CQ’s unions appreciate IR discussions but remain sceptical
UNIONS, business and the Federal Government have sat down in good faith to participate in roundtable discussions on reforming Australia's divisive Industrial Relations laws but some of CQ's union leaders remain sceptical.
It comes after the key stakeholders agreed to "put their weapons down" to develop a new consensus on industrial relations reform and reignite the economy, after three decades of political deadlock
Industrial Relations Minister Christian Porter said discussions had a "very optimistic start" where "foundationally contentious" matters were approached with a level of "good faith and optimism".
"We're looking at a range of nine problems," he said.
"Problems associated with the definition of 'casual employment' and about people's rights to convert or rights to request conversion to permanent part-time or permanent full-time, and the universality which does not exist with respect to those rights at the moment."
Queensland Branch secretary of the Australian Workers' Union Steve Baker said while the AWU was always open to discussions about improving the conditions of members and intended to ensure members were properly represented, they knew there were no guarantees.
"While dumping of the anti-worker ensuring integrity bill is a good step in the right direction, we've seen far too many attacks on working Queenslanders from big business and the LNP government recently not to be sceptical of this process," Mr Baker said.
"The AWU has always and will always put our members interests firsts, and we're prepared to work with employers to achieve mutually beneficial outcomes. However, we'll also never back down from doing what's right for local workers."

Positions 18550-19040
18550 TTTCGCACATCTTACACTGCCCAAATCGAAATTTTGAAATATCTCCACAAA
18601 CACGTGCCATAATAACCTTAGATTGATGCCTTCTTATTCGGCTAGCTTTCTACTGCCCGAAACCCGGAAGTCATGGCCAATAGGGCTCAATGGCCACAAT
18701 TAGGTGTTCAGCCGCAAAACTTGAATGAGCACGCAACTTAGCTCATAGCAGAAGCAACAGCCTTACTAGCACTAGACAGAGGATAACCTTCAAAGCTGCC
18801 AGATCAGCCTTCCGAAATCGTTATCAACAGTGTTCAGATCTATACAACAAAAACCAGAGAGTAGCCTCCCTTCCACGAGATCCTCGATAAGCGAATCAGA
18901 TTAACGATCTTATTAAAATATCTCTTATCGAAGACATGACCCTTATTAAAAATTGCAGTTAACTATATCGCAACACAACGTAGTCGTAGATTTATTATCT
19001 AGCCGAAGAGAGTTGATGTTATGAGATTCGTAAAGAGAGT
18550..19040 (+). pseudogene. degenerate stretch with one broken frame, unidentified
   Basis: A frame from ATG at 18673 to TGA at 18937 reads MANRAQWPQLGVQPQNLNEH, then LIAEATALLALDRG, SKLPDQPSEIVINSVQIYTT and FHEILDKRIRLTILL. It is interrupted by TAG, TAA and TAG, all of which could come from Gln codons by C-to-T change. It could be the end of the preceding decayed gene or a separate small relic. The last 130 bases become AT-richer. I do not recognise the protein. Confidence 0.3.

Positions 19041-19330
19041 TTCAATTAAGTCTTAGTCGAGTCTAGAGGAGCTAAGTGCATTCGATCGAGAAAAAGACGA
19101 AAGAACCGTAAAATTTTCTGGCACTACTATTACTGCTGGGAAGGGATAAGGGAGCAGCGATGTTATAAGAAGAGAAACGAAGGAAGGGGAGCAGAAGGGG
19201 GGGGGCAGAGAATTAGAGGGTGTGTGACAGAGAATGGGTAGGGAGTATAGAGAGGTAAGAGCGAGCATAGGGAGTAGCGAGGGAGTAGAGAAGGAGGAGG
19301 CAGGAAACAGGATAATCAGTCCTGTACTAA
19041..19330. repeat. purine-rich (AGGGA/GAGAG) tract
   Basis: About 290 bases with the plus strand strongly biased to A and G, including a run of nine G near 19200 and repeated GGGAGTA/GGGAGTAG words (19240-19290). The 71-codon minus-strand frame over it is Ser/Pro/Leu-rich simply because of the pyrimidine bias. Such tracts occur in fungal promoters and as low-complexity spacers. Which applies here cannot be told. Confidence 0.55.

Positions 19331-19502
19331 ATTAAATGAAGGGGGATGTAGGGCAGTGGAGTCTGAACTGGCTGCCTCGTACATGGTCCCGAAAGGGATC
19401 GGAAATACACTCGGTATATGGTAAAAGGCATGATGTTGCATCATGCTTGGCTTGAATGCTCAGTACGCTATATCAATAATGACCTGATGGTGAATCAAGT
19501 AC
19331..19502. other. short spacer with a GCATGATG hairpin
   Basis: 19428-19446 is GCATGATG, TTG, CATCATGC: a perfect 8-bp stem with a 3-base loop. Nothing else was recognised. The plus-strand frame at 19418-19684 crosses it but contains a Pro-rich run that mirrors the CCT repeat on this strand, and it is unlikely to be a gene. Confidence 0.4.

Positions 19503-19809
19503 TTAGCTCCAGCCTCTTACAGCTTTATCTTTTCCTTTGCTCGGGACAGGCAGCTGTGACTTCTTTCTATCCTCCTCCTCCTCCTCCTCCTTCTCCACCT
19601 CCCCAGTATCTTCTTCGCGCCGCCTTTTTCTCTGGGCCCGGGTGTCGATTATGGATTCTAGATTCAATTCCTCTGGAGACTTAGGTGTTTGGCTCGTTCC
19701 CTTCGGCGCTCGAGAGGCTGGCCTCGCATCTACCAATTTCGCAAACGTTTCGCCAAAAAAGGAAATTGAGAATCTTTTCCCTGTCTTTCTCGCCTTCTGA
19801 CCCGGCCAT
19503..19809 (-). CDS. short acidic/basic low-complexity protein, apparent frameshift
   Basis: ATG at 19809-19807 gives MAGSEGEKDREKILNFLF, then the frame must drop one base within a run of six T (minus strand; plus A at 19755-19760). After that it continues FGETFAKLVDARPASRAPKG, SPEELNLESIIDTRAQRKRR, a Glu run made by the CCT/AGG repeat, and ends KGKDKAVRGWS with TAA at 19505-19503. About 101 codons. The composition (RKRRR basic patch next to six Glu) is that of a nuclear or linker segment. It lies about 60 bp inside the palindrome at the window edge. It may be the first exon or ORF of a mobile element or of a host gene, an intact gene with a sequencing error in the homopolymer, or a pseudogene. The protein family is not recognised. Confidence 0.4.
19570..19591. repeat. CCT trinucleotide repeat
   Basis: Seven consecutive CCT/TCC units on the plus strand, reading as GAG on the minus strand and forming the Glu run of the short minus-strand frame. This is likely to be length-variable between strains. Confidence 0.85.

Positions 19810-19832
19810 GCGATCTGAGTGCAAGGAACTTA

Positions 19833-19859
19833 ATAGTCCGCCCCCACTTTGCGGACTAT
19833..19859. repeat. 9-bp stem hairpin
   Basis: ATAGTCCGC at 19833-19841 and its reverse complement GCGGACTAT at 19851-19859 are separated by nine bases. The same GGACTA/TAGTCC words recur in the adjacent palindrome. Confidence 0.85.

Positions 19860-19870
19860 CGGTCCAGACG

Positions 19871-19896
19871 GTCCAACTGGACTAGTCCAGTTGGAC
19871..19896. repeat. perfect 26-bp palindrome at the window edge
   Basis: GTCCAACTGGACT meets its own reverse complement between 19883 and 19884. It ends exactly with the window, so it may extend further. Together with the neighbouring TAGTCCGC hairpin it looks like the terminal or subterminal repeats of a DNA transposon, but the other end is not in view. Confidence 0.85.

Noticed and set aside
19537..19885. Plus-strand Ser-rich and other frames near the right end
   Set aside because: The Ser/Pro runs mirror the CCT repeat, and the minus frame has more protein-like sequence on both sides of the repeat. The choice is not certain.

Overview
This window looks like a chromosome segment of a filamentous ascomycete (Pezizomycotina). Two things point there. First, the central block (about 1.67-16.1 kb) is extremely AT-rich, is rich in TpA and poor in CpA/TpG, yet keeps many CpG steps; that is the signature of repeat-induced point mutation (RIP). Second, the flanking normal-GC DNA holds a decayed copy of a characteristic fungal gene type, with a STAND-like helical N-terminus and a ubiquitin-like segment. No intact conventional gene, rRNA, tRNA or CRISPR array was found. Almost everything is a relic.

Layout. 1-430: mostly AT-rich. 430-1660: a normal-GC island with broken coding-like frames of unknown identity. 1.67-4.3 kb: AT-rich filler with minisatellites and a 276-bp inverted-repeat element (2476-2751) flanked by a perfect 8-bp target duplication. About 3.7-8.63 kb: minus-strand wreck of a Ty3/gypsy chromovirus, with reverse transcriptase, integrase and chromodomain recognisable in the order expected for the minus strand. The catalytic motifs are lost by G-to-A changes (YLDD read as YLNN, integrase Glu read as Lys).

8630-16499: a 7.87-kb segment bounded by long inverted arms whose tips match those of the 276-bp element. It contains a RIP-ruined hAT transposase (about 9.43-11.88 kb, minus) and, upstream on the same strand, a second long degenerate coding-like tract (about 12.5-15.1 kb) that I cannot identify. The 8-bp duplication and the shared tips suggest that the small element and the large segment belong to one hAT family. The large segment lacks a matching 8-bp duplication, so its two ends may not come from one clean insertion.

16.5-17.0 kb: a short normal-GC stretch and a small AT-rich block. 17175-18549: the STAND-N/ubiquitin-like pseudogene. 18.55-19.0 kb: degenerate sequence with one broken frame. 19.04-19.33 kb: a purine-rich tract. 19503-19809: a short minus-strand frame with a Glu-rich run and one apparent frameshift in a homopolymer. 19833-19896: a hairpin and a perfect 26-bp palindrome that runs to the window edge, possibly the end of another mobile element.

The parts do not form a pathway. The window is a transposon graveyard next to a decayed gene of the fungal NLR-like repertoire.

"Our first priority is always making sure our members are treated fairly and kept safe at work, and we'll never compromise on that. Any proposal that sees AWU members take a step backwards is not one that we'll be signing up to."
Mr Baker said far too many CQ workers were in jobs with poor wages and little to no job security, and fixing this had to be agenda item number one.
"Making sure we've got well paid, secure local jobs isn't only good for workers, it's good for the entire community," he said.
"This means doing everything we possibly can to keep jobs in the region, introducing better protections for casual and temporary workers, and ensuring that local workers are getting their fair share of company profits."
Australian Manufacturing Workers' Union state secretary Rohan Webb said they welcomed sitting down with the government and employers to discuss how the economy could be rebuilt, with secure jobs as the centrepiece.
"The AMWU is always willing to come to the table with a positive attitude and deliver the best outcomes for working people - that will be our approach to this," Mr Webb said.
"We also welcome the withdrawal of the Ensuring Integrity legislation - a law which unions and many legal experts say was a direct attack on the democratic rights of workers.
"Our Union will take an active role, through the ACTU, in this process. It's important workers are represented in these discussions, because we see all too regularly workers frozen out of discussions between government and employers."
He said it was their hope arrangements were genuinely negotiated in good faith.